When Slaves’ Laurie Vincent announces to tonight’s crowd that the duo have previously played within the sweaty confines of the Old Blue Last seventeen times before, it’s not actually that hard to believe. The infamous London boozer has played host to just about every brilliant new band over the last eight years - honestly, name any of your faves and they’ll have cut their teeth on that stage at some point - which makes their triumphant return even more special this evening.
Celebrating the release of new album ‘Acts of Fear and Love’, the explosive pair aren’t just performing here, but throwing a full-blown party. Like something out of Phoenix Nights, the venue’s filled with silver streamers and helium balloons, while the bill comes stacked with a handful of newer acts who the band themselves are keen to watch.
Making an early acquaintance with ticket winners, Brighton quartet Thyla offer up slabs of their darkly scuzzed up alt-rock; the wooziness of their tracks perfectly warming up the crowd for the night of the rest of the night’s proceedings.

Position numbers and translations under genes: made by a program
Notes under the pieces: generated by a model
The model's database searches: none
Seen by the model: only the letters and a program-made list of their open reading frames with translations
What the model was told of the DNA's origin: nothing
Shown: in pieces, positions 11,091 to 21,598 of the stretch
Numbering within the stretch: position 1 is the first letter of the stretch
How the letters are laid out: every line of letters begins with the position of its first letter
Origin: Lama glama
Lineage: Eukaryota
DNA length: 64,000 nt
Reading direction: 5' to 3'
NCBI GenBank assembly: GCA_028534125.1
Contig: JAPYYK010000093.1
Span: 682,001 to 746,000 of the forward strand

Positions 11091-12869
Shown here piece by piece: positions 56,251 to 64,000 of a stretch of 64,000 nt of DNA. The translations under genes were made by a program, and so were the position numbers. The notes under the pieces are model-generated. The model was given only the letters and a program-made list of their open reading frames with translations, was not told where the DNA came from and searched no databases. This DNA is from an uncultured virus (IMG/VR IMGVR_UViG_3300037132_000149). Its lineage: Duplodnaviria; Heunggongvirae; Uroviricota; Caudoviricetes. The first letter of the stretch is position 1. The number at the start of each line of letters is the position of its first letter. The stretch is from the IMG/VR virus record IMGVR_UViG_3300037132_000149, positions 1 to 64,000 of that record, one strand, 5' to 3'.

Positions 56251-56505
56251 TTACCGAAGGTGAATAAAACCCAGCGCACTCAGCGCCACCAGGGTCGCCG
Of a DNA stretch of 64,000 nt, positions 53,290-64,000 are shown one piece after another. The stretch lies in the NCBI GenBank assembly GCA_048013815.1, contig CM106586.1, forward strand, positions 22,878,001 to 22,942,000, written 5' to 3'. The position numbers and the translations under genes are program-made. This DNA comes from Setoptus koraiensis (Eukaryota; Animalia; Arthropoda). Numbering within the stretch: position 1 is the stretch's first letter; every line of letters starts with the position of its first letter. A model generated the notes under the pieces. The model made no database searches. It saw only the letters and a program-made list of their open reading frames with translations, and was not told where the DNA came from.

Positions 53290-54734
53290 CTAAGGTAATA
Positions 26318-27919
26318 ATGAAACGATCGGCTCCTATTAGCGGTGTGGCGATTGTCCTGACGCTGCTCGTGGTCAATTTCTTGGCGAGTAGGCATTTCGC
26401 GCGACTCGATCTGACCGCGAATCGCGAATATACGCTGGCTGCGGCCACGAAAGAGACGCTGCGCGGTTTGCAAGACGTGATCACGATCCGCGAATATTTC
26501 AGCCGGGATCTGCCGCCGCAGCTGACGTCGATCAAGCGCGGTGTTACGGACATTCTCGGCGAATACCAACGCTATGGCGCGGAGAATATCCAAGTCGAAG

A band well-versed in the art of performance, LIFE waste little time in riling up their audience, singer Mez Green spending as much of the set in the crowd as onstage. Their set is charged with the blistering frenzy they harness so well, and comes punctuated with the first taste of politics we see tonight, when Mez goes to introduce the powerful ‘In Your Hands’. It’s a sentiment that’s echoed in slowthai’s cathartic performance too; most of which is spent pacing the floor of the venue, in among the audience, who he instructs to chant “Fuck Theresa May!” Unsurprisingly, they oblige.
By the time Slaves finally hit the stage – to the dizzying introduction of Vengaboys’ ‘We Like To Party’ – the tiny room is rammed. As Isaac Holman slams into opener ‘Sockets’, the place erupts and it’s clear tonight’s the perfect time for a celebration. While old favourites - ‘Cheer Up London’, ‘Ninety Nine’, ‘Where’s Your Car Debbie?’ - are storming affairs, their newest offerings also come packed with a fire. ‘Chokehold’ is brilliant its all its Britpop glory, while ‘Photo Opportunity’ provides a more reflective breather within the chaos. It’s ‘Cut and Run’, however, that really incites a frenzy, with several of the band’s friends getting up stage to demonstrate the track’s dance routine.
Choosing to round things off with a real bang, ‘Girl Fight’ sees Isaac march across the tiny room and up onto the bar, the duo then blasting through all of its cacophonous 15 seconds, before both him and Laurie dive back into the crowd for their last incendiary one-two of ‘Beauty Quest’ and ‘The Hunter’. If anyone knows how to throw a party packed with chaos and sparkly streamers in equal measure, it’s Slaves.
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